In more extreme cases, initial dialysis runs $3,000, with recurring monthly treatment costing $600. As chronic kidney disease is not curable, we will assume a six-month timeline after diagnosis, making the resulting cost $9,600.
Type II Diabetes
In simple terms, this disease is caused by an abundance of glucose, which causes the body to become resistant to its own insulin. Typical treatment requires insulin supplementation and can eventually lead to obesity, Alzheimer’s, heart failure, pancreatitis, fatty liver disease, and other more directly serious diseases.
Diabetes treatment costs an average of $80.00 per month and is usually diagnosed by age 6 – assuming no resulting complications and the average 13-year lifespan, total lifetime treatment would cost roughly $6,720. Unfortunately, most dogs would die from one of the previously mentioned illnesses well before age 13, typically only making it to 10 years old – this brings the cost down to $3,840.
Lifetimes Cost of Dry Food vs. Raw Food
Over the 13-year lifespan of the average dog, dog owners feeding a specialty diet can expect to spend around $16,322 on food – the resulting diseases often attributed to processed food diets can tack on an immense sum depending on which condition the dog contracts.
Taking the three most common (gum disease, arthritis, and cancer), the low estimated added cost is $15,200, assuming that none of these diseases result in additional ones, even though that is highly likely. It can be assumed then that the cost to feed kibble to a dog over its entire lifespan is usually higher than $31,522.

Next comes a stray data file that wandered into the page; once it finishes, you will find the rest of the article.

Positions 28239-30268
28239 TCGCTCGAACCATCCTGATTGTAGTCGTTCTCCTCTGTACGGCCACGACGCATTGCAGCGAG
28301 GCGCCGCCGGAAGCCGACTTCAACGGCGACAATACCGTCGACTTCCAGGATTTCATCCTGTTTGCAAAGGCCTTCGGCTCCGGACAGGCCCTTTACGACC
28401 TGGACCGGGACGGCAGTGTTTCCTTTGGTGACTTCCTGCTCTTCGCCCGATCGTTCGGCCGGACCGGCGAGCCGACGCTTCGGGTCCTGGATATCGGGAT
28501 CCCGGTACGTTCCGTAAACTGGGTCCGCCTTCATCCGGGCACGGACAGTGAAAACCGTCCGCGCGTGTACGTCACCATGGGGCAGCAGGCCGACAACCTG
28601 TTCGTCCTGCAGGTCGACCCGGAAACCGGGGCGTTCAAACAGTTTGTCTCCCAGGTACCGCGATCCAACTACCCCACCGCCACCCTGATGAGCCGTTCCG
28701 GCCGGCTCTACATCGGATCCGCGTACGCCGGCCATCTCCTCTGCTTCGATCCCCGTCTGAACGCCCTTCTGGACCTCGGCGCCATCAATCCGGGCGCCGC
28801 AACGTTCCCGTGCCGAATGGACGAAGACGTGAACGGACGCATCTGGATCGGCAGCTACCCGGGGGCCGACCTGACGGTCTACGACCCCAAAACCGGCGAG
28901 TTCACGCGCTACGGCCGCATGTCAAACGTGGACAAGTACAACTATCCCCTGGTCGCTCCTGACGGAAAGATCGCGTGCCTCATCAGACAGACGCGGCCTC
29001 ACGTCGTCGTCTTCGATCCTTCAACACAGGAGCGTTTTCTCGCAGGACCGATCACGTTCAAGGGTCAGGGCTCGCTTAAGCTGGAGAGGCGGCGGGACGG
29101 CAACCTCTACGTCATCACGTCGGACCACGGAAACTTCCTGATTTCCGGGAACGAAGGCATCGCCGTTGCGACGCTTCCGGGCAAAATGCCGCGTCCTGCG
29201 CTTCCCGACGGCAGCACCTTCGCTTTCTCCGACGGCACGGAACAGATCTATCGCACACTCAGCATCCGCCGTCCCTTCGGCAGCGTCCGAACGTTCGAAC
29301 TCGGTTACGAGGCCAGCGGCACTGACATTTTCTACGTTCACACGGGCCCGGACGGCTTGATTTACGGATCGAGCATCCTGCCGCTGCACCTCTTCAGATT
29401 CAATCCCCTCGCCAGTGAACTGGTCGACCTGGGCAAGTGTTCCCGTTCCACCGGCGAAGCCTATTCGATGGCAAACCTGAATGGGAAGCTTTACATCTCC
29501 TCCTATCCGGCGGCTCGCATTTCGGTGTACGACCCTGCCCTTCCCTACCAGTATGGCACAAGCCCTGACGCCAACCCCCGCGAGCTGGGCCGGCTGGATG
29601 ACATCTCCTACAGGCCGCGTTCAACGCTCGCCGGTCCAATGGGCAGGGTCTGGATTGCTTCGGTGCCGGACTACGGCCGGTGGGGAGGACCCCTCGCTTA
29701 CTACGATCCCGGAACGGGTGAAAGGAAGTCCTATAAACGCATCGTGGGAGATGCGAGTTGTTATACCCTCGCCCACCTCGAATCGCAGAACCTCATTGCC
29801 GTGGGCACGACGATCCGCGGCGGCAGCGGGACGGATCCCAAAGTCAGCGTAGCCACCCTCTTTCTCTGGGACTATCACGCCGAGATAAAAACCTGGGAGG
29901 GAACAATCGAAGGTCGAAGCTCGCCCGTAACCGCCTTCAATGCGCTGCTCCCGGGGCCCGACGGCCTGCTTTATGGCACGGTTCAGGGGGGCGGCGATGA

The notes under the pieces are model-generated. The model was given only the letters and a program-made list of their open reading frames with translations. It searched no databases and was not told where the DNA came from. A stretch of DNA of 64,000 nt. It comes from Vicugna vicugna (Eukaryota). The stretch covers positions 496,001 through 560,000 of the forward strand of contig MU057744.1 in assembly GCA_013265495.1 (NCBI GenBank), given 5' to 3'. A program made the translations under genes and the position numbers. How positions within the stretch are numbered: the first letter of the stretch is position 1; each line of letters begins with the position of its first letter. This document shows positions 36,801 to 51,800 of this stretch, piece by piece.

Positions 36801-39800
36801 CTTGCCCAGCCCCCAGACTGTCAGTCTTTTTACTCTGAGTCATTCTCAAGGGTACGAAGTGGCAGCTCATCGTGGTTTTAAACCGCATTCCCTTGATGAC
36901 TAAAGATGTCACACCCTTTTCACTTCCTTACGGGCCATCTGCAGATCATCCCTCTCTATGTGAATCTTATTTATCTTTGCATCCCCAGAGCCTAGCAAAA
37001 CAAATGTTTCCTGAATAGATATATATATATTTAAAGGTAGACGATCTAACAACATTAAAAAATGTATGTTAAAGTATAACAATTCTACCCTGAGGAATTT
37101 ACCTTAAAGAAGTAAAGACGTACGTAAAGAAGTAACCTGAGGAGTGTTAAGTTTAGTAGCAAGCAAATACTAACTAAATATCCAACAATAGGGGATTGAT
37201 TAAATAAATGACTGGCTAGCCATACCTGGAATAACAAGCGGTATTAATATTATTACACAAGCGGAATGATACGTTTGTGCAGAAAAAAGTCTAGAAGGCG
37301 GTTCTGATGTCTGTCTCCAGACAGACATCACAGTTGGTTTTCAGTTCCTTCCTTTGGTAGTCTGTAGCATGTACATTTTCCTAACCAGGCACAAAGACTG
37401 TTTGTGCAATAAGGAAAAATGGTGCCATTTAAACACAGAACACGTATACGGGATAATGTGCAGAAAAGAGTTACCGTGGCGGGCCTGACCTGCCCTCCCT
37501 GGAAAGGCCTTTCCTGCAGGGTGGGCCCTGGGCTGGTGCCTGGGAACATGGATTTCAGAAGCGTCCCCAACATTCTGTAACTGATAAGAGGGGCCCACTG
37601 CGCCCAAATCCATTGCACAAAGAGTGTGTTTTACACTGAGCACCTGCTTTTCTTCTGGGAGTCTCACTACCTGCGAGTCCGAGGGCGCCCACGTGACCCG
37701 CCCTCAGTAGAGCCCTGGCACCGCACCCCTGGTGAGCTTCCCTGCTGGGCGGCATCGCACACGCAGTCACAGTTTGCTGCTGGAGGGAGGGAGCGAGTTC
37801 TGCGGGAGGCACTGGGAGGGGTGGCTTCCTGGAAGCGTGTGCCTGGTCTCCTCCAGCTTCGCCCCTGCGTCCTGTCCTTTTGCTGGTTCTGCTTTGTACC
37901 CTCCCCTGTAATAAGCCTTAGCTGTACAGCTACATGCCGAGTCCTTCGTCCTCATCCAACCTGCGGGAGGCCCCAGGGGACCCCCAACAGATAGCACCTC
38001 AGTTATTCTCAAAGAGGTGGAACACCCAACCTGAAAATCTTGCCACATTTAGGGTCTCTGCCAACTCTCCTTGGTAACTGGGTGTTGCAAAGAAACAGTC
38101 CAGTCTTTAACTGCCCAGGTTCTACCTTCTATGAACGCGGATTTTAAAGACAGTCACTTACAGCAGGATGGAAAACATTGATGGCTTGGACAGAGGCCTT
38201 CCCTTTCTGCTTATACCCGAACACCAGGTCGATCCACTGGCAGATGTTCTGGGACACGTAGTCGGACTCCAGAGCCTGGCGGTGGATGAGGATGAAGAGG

While feeding raw is not guaranteed protection against any of these diseases, it dramatically reduces their likelihood. For example, gum disease, listed as the most common disease by far among kibble-fed dogs, is almost unheard of in raw-fed dogs.
The same goes for Type II Diabetes and arthritis. While not unheard of, the occurrence of kidney disease and cancer are also dramatically reduced for raw-fed dogs. In fact, many pet parents start feeding raw as a result of one or more of these diseases.
Improving Your Pet’s Odds
As Billy Hoekman, the Vice President of Nutrition & Communication for Green Juju, who serves on our board of directors, says, “No company can say your dog will live to be 30 if you feed X, Y, or Z. What we can guarantee is that if you’re adding raw food products, you’re going to get better nutrition. It’s going to lead to a better life and, I think, increase the probability that your dog will live a longer life.”
That said, none of the above diseases can be linked directly to raw feeding – the fact that many pets are switched to a natural diet as a result of disease makes tracking the statistics nearly impossible, and the sample size of lifetime raw feeders is too small for statistically significant studies. In light of this, we will not be including any of the associated costs in our final analysis of raw food diet costs.
If a 50lb dog was to eat our raw food diets their whole life and live the average lifespan, it would cost $24,336 – that’s over $7,000 less than the expected lifetime cost of feeding kibble. Of course, the benefits of feeding raw food extend far beyond costs, as a generally improved quality of life can also be expected.
While it is completely impossible to accurately predict how much you will spend on your dog over its lifetime, we hope that this article has shown you that raw feeding is not quite as comparably expensive as is generally thought. One thing to always keep in mind is that owning a dog is not cheap.
Dogs are living creatures who depend on us for health and happiness. Pet parents are bound to spend money either in the short term on food or in the long term at the vet. We believe that species-appropriate nutrition gives pets the best chance at a happy life. What more could anyone ask for than that?
For more information, please reach out to us! We would love to connect and help you however we can.